Information Technology and Ethics/Privacy and Artificial Intelligence

The privacy issue is one of the major threats in the development and utilization of data resources at artificial intelligence area

Privacy Risks in Data AcquisitionEdit

With the extensive use of various types of data collection facilities, intelligent systems can not only identify identities through fingerprints, heartbeats, and other physiological characteristics, but also automatically adjust lighting, room temperature, music, and even sleep time according to different people's behavioral preferences. Exercise conditions, eating habits, and changes in physical signs determine whether the body is healthy. However, the use of these smart technologies means that intelligent systems grasp a significant amount of personal information, and even know themselves better than you. If used correctly, these data can improve the quality of human life, but if private information is used illegally for commercial purposes, it can cause privacy violations.

Privacy Risks in Cloud ComputingEdit

Because cloud-computing technology is easy to use, it provides a model, which use based on shared pools. Many companies and government organizations begin to store data in the cloud. After storing private information in the cloud, this information is available to various threats and attacks. Because artificial intelligence systems have high requirements for computing power, cloud computing has been configured as the primary architecture in many artificial intelligence applications. Therefore, when developing such smart applications, cloud privacy protection is also a problem that people need to consider.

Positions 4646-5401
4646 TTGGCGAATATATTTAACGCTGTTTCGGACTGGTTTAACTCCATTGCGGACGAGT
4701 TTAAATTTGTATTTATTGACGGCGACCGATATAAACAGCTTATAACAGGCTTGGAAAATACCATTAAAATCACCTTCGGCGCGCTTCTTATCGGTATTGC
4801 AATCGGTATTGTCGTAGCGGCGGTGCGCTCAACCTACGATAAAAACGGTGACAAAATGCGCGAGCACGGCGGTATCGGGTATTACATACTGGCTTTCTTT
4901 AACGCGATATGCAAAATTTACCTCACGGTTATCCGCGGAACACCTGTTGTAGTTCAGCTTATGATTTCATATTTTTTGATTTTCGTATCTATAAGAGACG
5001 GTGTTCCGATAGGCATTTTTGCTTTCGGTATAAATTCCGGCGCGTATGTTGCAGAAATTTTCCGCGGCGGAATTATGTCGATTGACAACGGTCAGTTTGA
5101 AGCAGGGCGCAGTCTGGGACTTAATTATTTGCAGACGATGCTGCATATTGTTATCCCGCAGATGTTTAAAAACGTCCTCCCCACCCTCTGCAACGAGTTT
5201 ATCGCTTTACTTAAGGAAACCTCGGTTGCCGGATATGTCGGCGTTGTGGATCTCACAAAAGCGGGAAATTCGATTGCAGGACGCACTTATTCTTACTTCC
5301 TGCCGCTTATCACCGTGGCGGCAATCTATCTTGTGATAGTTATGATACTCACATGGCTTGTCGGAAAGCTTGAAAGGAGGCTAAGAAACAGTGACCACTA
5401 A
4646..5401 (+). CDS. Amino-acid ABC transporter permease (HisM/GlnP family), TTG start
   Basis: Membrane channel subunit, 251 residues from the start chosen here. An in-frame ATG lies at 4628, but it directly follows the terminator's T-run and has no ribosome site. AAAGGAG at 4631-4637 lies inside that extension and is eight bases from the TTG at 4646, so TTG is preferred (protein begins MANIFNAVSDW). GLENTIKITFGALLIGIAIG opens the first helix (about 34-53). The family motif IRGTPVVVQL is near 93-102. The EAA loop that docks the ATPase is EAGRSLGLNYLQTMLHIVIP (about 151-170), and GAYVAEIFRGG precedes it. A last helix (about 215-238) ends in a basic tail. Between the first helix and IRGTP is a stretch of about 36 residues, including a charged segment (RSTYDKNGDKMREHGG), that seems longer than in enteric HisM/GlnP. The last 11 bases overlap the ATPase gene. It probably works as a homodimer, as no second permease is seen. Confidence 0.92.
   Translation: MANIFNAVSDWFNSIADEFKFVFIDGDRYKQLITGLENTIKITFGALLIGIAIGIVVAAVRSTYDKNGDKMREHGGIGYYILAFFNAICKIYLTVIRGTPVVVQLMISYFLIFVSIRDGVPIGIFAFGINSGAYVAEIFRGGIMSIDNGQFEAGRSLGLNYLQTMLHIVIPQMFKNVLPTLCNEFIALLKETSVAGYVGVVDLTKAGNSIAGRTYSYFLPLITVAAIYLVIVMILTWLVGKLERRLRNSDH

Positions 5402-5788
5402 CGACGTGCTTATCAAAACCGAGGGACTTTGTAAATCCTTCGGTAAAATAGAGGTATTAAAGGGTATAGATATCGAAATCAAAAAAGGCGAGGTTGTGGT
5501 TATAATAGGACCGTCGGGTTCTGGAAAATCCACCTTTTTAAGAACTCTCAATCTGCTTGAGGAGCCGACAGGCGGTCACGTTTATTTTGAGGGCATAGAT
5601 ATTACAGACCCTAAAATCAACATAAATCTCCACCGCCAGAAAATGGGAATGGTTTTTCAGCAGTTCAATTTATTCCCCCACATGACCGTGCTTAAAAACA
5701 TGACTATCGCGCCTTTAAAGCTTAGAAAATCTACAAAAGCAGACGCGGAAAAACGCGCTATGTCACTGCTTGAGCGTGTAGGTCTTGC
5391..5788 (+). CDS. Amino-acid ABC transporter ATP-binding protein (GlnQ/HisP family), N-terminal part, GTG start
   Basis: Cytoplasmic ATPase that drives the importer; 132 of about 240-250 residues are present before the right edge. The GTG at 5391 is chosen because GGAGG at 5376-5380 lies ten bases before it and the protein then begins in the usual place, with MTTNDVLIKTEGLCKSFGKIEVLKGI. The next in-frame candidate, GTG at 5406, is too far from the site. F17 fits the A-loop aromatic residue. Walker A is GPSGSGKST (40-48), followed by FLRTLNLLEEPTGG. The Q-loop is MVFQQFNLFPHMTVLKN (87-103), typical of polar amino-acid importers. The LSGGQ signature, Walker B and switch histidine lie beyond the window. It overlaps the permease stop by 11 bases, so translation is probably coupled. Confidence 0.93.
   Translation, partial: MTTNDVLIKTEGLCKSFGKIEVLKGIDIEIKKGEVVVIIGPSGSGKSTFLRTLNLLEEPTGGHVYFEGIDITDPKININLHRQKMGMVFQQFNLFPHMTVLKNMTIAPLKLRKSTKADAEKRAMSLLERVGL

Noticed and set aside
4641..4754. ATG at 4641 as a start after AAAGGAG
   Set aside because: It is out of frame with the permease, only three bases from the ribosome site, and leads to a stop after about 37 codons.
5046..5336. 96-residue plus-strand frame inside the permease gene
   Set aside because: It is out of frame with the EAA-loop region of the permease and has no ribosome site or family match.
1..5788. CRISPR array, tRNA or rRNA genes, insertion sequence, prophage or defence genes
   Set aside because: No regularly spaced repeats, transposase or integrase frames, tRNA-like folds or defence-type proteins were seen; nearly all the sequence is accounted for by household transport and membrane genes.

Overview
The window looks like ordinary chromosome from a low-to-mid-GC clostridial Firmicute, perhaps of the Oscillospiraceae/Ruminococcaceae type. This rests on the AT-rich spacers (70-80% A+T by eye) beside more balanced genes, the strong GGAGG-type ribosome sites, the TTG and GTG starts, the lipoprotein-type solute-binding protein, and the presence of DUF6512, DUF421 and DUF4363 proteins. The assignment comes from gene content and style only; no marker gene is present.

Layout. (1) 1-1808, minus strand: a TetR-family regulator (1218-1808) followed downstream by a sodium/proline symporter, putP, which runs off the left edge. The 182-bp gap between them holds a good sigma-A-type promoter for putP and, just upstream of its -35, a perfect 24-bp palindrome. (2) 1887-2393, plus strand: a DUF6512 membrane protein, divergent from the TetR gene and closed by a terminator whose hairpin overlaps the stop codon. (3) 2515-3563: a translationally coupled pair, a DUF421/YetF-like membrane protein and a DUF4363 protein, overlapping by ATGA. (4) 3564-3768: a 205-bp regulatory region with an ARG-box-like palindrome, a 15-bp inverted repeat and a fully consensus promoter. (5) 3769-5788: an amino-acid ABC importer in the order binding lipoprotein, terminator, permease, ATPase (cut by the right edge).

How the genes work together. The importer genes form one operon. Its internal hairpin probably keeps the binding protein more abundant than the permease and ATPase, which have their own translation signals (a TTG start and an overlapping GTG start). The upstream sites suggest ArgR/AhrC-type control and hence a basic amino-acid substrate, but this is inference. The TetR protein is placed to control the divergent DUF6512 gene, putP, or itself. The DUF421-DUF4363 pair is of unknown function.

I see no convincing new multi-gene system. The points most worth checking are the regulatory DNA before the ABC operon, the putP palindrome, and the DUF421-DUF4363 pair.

Privacy Risks in Knowledge ExtractionEdit

Data extraction to knowledge is the primary function of artificial intelligence. Knowledge extraction tools have become more and more powerful. Many seemingly unrelated pieces of data may be integrated to identify individual behavioral characteristics, even personality characteristics. For example, by combining website browsing history records, chat content, shopping flow, and other types of record data, one can outline a person's behavioral trajectory, analyze personal preferences and behavioral habits, and further predict the potential needs of consumers. Companies can provide consumers with Provide necessary information, products or services in advance. However, these personalized customization processes are accompanied by the discovery and exposure of personal privacy. How to regulate privacy protection is a problem that needs to be considered simultaneously with technology applications.